Important: If resinous plant material is used to extract, what is left behind is called a ‘resinoid’ instead of a ‘concrete’.
Concrete is used for making solid perfumes and is soluble in both carrier oils and alcohol after filtering any insoluble waxes/solid materials remaining.
Further, concrete is melted by warming and diluted with ethyl alcohol. Essential oil, some waxes, fixed oils, and fats then dissolve in the alcohol. Then the mixture is steam distilled under reduced pressure to separate alcoholic solution and the aromatic substance. This aromatic substance is called ‘absolute’.
Absolute is highly concentrated with the true aroma of the plant. Absolute mostly contains essential oils and some pigments, waxes and other compounds. Absolute is costly to produced and is mostly used in the perfume industry.
This is a solvent extraction method in which carbon dioxide gas under pressure is used as a solvent. The use of carbon dioxide extraction is a fairly new way to extract essential oils from plant material. Carbon dioxide is used since it is inert in nature and is non-toxic and odorless.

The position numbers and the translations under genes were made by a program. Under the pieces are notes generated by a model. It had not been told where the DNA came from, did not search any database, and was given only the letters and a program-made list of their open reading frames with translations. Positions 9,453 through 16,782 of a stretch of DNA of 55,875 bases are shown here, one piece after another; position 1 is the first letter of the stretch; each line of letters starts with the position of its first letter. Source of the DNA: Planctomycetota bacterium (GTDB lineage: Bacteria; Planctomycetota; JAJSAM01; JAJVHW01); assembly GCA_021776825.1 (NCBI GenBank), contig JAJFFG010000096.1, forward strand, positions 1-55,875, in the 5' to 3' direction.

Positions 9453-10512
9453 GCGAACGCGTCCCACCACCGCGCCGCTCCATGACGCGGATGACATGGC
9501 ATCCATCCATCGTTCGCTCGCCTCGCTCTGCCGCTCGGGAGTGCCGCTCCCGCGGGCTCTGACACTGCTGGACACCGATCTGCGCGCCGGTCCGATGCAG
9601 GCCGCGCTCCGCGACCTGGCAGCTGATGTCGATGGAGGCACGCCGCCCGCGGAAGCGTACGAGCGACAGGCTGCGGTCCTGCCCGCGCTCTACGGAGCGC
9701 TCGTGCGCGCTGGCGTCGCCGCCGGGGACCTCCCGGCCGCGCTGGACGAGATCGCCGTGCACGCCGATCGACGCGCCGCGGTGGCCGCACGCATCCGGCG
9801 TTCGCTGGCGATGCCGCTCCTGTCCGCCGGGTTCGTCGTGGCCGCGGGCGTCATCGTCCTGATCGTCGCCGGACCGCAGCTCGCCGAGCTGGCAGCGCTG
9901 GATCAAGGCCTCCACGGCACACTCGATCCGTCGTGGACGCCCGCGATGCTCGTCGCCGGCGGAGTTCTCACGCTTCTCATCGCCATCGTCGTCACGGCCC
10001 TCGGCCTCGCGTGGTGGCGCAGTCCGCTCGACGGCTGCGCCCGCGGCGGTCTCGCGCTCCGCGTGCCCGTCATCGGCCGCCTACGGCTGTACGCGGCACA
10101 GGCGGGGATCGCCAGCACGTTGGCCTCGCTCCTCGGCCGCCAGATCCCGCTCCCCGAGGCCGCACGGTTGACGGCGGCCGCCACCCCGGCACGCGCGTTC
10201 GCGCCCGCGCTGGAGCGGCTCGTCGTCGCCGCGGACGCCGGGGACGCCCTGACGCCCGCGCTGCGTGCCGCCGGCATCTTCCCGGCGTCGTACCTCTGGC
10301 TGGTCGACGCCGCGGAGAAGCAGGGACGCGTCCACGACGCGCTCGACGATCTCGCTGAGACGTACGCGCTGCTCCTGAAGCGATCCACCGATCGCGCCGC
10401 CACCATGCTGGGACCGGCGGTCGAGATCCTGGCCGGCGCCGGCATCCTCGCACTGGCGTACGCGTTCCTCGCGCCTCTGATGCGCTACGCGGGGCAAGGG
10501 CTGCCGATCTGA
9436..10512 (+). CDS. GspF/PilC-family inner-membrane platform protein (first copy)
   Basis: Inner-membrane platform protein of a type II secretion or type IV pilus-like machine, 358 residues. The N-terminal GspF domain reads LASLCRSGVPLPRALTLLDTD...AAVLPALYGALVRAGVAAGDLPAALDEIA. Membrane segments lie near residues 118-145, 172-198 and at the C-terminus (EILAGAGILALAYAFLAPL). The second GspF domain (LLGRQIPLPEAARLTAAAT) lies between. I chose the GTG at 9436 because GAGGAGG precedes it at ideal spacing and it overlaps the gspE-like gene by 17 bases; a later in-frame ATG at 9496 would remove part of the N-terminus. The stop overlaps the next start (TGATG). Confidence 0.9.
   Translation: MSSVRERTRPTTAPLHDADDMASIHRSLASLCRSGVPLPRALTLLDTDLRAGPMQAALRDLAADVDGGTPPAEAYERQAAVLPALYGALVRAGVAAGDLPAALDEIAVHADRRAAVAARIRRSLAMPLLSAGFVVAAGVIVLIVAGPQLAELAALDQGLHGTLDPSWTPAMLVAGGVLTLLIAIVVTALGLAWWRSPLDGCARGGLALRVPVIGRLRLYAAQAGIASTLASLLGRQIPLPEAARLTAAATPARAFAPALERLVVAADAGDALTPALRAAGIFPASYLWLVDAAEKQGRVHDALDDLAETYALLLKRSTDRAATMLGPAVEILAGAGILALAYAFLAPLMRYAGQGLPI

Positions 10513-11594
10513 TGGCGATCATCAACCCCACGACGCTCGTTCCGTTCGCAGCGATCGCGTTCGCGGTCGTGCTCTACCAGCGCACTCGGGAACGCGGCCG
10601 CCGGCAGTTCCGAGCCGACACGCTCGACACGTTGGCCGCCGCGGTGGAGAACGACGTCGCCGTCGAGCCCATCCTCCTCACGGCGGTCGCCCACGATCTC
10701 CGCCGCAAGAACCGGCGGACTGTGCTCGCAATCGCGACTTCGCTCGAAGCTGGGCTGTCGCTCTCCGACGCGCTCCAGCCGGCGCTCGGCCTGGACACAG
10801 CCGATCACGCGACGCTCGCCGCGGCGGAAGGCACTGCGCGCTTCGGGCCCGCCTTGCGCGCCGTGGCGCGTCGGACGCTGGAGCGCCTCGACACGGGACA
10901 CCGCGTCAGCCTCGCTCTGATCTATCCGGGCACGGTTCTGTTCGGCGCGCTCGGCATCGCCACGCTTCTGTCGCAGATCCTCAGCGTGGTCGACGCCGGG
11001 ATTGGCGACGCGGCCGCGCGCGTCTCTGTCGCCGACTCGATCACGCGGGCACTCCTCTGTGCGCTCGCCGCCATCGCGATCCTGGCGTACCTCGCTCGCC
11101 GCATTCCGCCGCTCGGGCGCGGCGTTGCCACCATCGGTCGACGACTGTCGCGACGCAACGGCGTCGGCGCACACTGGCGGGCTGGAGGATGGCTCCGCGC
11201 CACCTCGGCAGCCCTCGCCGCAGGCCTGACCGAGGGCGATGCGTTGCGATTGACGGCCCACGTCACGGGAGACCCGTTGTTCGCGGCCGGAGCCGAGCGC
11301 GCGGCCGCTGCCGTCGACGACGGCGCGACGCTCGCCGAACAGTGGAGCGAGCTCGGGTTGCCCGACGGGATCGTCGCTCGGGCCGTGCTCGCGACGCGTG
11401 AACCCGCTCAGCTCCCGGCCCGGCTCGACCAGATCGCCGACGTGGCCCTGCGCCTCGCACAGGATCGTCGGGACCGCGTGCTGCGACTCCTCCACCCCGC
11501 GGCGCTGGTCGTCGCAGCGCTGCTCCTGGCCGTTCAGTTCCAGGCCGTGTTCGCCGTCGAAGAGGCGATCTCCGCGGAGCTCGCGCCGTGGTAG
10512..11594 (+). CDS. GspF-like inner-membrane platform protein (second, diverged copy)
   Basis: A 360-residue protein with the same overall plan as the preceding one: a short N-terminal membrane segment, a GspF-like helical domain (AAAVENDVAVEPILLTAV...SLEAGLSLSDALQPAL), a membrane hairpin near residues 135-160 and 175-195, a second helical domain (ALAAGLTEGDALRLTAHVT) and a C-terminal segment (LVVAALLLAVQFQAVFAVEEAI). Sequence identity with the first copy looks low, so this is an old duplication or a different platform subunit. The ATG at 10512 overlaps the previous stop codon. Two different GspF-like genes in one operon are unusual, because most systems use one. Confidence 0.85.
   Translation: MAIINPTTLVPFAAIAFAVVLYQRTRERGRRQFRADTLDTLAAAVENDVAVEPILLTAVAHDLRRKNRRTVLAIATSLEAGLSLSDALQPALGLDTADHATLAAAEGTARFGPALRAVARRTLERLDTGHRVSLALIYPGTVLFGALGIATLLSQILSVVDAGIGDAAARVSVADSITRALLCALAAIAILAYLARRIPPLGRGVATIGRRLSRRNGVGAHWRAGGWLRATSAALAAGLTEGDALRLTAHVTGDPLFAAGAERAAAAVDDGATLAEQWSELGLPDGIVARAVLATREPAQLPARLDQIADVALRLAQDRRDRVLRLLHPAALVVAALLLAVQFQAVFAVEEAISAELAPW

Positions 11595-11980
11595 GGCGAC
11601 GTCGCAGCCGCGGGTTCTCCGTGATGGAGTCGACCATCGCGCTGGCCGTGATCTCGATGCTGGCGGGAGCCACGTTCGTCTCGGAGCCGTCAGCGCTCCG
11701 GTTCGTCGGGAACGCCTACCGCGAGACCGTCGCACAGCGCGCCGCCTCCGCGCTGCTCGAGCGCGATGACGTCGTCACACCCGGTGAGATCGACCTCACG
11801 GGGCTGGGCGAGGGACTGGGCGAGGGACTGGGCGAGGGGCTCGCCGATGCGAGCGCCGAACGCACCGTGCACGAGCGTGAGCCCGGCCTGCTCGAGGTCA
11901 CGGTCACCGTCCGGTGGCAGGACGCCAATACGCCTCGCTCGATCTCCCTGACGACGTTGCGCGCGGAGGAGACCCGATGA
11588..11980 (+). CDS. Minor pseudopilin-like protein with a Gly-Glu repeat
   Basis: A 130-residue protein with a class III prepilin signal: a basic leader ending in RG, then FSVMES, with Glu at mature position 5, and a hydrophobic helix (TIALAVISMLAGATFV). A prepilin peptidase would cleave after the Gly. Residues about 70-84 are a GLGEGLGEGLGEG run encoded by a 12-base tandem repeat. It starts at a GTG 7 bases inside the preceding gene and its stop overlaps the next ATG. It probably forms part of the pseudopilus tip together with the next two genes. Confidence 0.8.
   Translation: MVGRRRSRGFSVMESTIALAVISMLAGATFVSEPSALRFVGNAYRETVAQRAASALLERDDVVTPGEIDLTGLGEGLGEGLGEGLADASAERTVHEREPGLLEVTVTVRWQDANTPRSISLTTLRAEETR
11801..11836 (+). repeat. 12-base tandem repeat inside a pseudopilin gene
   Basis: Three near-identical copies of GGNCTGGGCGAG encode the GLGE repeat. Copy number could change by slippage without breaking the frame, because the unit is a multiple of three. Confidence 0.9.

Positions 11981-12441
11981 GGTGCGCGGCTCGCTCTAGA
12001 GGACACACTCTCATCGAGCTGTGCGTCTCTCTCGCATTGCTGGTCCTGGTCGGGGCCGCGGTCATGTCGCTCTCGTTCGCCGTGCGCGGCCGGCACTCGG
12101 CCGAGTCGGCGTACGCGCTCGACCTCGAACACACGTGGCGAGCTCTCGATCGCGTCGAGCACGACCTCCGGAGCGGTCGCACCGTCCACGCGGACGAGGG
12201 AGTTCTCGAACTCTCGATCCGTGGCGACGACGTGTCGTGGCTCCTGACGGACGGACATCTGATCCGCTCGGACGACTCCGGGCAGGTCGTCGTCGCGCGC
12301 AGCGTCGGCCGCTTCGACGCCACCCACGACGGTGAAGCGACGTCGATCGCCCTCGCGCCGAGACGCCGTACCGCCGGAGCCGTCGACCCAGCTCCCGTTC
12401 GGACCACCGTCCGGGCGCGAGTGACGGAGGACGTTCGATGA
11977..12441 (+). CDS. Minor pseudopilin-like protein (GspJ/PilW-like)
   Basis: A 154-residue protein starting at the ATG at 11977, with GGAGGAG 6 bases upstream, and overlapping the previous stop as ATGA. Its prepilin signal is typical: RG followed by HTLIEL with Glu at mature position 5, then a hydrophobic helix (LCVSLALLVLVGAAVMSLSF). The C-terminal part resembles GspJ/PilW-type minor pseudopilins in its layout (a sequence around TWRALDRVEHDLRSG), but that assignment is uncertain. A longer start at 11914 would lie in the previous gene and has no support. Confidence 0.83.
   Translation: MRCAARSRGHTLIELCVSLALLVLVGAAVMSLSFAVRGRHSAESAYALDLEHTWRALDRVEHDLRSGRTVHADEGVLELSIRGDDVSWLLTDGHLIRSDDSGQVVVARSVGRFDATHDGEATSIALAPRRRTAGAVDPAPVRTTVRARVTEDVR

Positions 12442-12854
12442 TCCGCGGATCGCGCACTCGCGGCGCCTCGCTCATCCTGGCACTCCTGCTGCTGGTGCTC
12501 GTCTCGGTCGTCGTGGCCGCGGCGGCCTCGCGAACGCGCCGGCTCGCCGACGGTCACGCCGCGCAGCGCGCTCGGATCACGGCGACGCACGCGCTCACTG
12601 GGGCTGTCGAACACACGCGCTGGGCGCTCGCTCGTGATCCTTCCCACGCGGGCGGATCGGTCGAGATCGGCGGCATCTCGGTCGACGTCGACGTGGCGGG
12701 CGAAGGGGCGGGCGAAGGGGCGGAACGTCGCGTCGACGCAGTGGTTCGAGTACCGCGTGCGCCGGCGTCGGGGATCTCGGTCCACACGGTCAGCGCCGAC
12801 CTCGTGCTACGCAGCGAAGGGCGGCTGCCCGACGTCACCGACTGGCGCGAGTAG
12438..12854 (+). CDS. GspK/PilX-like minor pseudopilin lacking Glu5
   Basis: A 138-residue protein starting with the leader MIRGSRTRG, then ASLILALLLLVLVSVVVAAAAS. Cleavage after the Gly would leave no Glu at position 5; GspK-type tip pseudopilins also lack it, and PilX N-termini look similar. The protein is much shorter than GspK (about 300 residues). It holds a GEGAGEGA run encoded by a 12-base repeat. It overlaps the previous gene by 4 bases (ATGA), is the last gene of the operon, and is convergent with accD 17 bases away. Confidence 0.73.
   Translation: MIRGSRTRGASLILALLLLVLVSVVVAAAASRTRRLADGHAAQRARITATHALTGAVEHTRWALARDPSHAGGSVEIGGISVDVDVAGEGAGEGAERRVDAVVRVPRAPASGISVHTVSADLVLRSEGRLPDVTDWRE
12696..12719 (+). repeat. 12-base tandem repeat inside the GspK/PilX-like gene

To use carbon dioxide as a solvent, it is needed to be pressurized to 200 atmospheres. This results in carbon dioxide changing state to liquid. At the end of extraction, the pressure is reduced to normal and the carbon dioxide simply evaporates. To achieve such high pressure, heavy-duty stainless steel equipment is required, and this makes an expensive way to extract essential oils.
The method is useful in cases of lipophilic compounds that have a high vapor pressure and a low molecular weight. Such compounds are ethers, esters, terpene, hydrocarbons, alcohols, ketones, etc. – compounds found in essential oils. The method is used for the extraction of calendula, German chamomile, frankincense, ginger, kava kava, marjoram, melissa, and rosemary.
CO2 extracts contain more plant constituents than the steam distillation extract of the same plant. In comparison to extraction using other solvents like butane, carbon dioxide extraction offer few advantages: